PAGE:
NEVER try to identify a snake primarily by it’s colour. There can be MAJOR colour variations within the same species of snake some of which can be very similar to other species.
Cape Cobra or Mole Snake?
Colour and size wise a cape cobra, mole snake and boomslang can be very similar.
Cape cobras are usually very nervous and lively and when threatened will rear up and spread it’s hood.
The shape and size of the head is the best way to distinguish between the two species.
The cobra have broad triangular head which is usually wider then the body when it’s hood is not spread, with a round temporal area where it’s venom glands are located.
The mode snake who spend much of its life underground have a smaller elongated head and a pointed snout. The mole snakes eyes is also further back from it’s nostrils when compared with the cobra’s.
Scales and appearance
Both the mole snake and the cape copra have smooth scales giving it a shiny look, compared to the boom slang which have rough scales giving it a dull appearance.
Scroll down for videos on how to identity and Cape Cobra, Mole Snake & Puff Adder.
Boomslang (Dispholidus typus)
Do not try to identify a boomslang by its colour, which can vary from green, olive, brown, yellow, grey to red.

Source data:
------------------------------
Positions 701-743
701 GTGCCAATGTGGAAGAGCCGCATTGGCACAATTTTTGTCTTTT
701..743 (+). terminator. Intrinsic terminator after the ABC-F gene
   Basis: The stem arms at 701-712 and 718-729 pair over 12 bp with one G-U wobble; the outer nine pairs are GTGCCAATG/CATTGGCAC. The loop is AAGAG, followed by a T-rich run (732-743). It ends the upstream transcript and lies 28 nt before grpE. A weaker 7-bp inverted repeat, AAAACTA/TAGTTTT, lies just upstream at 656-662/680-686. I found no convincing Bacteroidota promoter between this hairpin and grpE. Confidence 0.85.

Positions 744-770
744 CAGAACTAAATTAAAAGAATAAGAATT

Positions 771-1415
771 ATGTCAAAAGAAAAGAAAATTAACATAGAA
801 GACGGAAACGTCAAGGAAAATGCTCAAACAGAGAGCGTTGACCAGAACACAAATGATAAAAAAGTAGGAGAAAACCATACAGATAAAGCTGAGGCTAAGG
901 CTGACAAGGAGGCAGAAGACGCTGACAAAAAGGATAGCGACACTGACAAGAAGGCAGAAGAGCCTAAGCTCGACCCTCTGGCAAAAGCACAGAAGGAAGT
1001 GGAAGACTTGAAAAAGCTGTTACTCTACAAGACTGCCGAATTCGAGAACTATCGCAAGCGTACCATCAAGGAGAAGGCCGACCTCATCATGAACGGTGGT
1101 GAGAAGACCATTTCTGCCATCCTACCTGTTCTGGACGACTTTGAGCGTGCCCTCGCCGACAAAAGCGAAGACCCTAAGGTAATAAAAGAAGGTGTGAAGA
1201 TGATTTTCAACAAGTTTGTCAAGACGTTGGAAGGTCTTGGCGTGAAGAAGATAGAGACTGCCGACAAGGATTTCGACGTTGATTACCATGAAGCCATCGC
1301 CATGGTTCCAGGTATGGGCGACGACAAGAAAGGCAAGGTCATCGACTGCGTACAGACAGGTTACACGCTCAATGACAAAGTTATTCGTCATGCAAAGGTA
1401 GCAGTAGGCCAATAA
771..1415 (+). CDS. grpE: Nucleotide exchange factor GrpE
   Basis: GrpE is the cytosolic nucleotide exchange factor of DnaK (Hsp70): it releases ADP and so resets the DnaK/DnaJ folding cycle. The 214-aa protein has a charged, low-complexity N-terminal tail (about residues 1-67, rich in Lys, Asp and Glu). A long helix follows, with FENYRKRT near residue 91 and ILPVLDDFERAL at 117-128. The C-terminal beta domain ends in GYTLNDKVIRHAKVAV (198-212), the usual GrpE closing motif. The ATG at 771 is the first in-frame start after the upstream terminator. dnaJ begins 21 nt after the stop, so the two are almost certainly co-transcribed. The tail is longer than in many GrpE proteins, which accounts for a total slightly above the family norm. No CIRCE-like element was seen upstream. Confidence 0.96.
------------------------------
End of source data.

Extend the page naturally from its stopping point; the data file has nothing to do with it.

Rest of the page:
Non aggressive and fairly docile. When threatened the snake may inflate its neck.
The boomslang has a relatively small head with large round eyes and round pupils. The head has a very characteristic shape and is distinct from the rest of the body. The canthus rostralis* is also distinct.
Scales and Appearance
The dorsal scales are very narrow, oblique, strongly keeled (rough), with apical pits, arranged in 19 or 21 rows. The tail is long, and the subcaudals are paired. The keeled scales gives it a dull look in contrasts with the the shiny appearance of the mole snake and cape cobra.
*The canthus, canthal ridge or canthus rostralis
In snakes and amphibians, the canthus, canthal ridge or canthus rostralis, is the angle between the flat crown of the head and the side of the head between the eye and the snout. More specifically, between the supraocular scale and the rostral scale.
Credits and sources